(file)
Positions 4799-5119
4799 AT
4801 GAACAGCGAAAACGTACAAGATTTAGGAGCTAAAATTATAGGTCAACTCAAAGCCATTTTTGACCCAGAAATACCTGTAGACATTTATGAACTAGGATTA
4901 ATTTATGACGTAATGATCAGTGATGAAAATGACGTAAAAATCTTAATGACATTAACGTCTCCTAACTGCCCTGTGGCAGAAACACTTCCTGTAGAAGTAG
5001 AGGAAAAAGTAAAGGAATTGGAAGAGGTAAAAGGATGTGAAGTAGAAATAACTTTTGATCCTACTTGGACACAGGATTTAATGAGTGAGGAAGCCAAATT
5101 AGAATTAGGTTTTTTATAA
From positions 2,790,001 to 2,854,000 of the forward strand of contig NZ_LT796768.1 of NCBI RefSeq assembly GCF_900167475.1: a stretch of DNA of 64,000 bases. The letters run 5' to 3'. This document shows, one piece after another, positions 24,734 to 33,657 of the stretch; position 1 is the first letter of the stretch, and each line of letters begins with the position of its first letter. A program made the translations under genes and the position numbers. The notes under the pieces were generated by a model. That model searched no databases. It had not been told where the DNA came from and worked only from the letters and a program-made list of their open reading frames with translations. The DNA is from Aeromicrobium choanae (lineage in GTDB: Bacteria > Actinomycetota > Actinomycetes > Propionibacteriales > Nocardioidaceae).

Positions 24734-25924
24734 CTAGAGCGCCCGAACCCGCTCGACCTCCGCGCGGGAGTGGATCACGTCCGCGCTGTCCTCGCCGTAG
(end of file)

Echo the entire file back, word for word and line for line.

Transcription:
Positions 4799-5119
4799 AT
4801 GAACAGCGAAAACGTACAAGATTTAGGAGCTAAAATTATAGGTCAACTCAAAGCCATTTTTGACCCAGAAATACCTGTAGACATTTATGAACTAGGATTA
4901 ATTTATGACGTAATGATCAGTGATGAAAATGACGTAAAAATCTTAATGACATTAACGTCTCCTAACTGCCCTGTGGCAGAAACACTTCCTGTAGAAGTAG
5001 AGGAAAAAGTAAAGGAATTGGAAGAGGTAAAAGGATGTGAAGTAGAAATAACTTTTGATCCTACTTGGACACAGGATTTAATGAGTGAGGAAGCCAAATT
5101 AGAATTAGGTTTTTTATAA
From positions 2,790,001 to 2,854,000 of the forward strand of contig NZ_LT796768.1 of NCBI RefSeq assembly GCF_900167475.1: a stretch of DNA of 64,000 bases. The letters run 5' to 3'. This document shows, one piece after another, positions 24,734 to 33,657 of the stretch; position 1 is the first letter of the stretch, and each line of letters begins with the position of its first letter. A program made the translations under genes and the position numbers. The notes under the pieces were generated by a model. That model searched no databases. It had not been told where the DNA came from and worked only from the letters and a program-made list of their open reading frames with translations. The DNA is from Aeromicrobium choanae (lineage in GTDB: Bacteria > Actinomycetota > Actinomycetes > Propionibacteriales > Nocardioidaceae).

Positions 24734-25924
24734 CTAGAGCGCCCGAACCCGCTCGACCTCCGCGCGGGAGTGGATCACGTCCGCGCTGTCCTCGCCGTAG